Bangladesh is now on its way to graduate from the group of least developing countries (LDCs). Over the last decade, there has been considerable improvement in the overall socio-economic sectors which have made it possible for the country to keep its growth momentum. In keeping with the government's vision to develop the economy on a robust foundation, there are plenty of activities across the country, and it is undeniable that much of the benefits for the future would flow from the success of these ongoing activities.
Various mega projects are being implemented in the country. These have clearly changed the overall development scenario. But the concern is-- how well the benefits of such development are reaching the citizens? Currently, more than three million people are still living below the poverty line. It is well said that the benefit of productivity growth is being enjoyed mostly by the richer segment of the society. The middle class and poor segment of people are still struggling to fulfill their basic needs.
Despite the impressive progress of agriculture sector, the country is still struggling to cope up with abnormal food price hikes. Although the cost of living and household income has increased in the last decade, it does not apply to all income groups. It is evident that the consumption of major food commodities has decreased due to high prices and at the same time expenditure has increased. In such a situation, the poorest/marginalised households are more vulnerable to economic shocks due to their limited coping capacity. They are likely to use coping strategies such as removing children from school, limiting or cutting on their food intakes, taking high-interest or unfavourable loans that can have negative effects on overall livelihood.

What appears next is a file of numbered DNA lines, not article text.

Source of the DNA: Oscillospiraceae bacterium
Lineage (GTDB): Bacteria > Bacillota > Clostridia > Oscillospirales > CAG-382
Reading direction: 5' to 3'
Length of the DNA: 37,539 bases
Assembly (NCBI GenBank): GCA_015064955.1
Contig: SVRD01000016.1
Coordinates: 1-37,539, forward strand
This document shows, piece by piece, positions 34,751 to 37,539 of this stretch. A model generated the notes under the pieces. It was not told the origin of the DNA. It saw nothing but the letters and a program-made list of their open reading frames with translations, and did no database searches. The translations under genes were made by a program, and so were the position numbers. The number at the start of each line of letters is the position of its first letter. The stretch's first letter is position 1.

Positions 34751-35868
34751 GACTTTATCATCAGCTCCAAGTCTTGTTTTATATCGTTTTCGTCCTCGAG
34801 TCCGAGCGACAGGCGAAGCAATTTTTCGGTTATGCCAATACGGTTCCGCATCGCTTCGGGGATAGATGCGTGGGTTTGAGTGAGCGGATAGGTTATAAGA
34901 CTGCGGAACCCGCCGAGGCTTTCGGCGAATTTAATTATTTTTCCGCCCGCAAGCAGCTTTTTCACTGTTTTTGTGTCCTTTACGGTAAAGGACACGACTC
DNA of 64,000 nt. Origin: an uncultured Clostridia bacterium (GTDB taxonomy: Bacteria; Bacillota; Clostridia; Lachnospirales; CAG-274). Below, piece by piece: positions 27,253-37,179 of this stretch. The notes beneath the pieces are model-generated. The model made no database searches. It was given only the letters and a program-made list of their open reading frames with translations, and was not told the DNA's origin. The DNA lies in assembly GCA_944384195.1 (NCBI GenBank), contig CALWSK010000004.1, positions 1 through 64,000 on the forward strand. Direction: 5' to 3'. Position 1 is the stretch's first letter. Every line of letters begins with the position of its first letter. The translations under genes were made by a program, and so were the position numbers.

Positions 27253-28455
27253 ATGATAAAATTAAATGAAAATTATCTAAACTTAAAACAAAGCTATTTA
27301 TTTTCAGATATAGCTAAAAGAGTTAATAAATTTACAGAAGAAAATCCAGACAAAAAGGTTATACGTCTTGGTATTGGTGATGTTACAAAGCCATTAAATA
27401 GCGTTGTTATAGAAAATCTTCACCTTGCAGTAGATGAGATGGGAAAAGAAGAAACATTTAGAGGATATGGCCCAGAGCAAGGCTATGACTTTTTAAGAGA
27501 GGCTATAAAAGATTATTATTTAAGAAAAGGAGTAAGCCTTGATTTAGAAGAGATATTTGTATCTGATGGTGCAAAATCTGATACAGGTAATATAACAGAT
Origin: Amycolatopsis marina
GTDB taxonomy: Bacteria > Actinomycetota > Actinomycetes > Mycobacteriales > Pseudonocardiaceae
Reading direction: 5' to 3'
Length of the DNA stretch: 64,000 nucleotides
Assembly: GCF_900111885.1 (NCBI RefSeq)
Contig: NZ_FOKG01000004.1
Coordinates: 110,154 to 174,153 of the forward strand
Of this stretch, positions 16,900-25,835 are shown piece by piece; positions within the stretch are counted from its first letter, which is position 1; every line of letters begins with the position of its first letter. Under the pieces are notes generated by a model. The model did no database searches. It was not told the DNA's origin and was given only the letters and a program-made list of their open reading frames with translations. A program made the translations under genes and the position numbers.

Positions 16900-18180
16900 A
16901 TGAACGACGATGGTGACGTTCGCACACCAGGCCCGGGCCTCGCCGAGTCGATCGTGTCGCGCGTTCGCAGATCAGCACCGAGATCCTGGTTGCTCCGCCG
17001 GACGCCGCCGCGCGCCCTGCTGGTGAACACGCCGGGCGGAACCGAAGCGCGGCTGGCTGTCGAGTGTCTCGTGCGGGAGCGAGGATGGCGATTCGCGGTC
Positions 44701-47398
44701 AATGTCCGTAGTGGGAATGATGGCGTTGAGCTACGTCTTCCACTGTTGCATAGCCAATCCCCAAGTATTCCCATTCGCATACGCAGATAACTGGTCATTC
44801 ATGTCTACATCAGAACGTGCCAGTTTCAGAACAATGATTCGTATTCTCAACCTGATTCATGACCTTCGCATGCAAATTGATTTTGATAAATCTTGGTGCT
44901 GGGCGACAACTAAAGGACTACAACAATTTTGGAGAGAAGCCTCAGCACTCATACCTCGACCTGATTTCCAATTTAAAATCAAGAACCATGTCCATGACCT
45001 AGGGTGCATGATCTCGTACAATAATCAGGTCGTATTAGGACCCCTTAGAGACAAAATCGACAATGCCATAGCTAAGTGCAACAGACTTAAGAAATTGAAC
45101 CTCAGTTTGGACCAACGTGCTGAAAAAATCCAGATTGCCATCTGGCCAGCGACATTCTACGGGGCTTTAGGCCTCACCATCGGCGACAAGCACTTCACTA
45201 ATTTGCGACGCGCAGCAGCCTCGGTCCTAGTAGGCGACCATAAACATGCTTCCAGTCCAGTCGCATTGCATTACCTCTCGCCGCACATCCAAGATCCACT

Higher expenditure makes people, especially lower income group, critically vulnerable to any future increase in essential commodities which might curtail their ability to provide their basic needs. Therefore, there is a need for government intervention to control market by way of subsidies to keep food prices of major food items within the reach of the poor. Food policy interventions aimed at protecting the consumption of the poor can be justified on both equity and efficiency grounds.
Economic strengthening programmes of the households including social protection and improved livelihood should be designed to enable households to earn sufficient income to meet specific needs. It is needed to develop effective programming through well-planned sectoral approaches.
True, the government is trying to increase the coverage and allocation under social safety net programmes (SSNPs) of the country, still it is lower than demanded. Moreover, lack of accountability, transparency and nepotism of the local government authority make it difficult to properly implement these programmes. As a result, effectiveness of the programmes often gets reduced. Strengthening SSNPs is thus a major priority for the government.
K M Mustafizur Rahman is a teacher at the Department of Population Science in Jatiya Kabi Kazi Nazrul Islam University.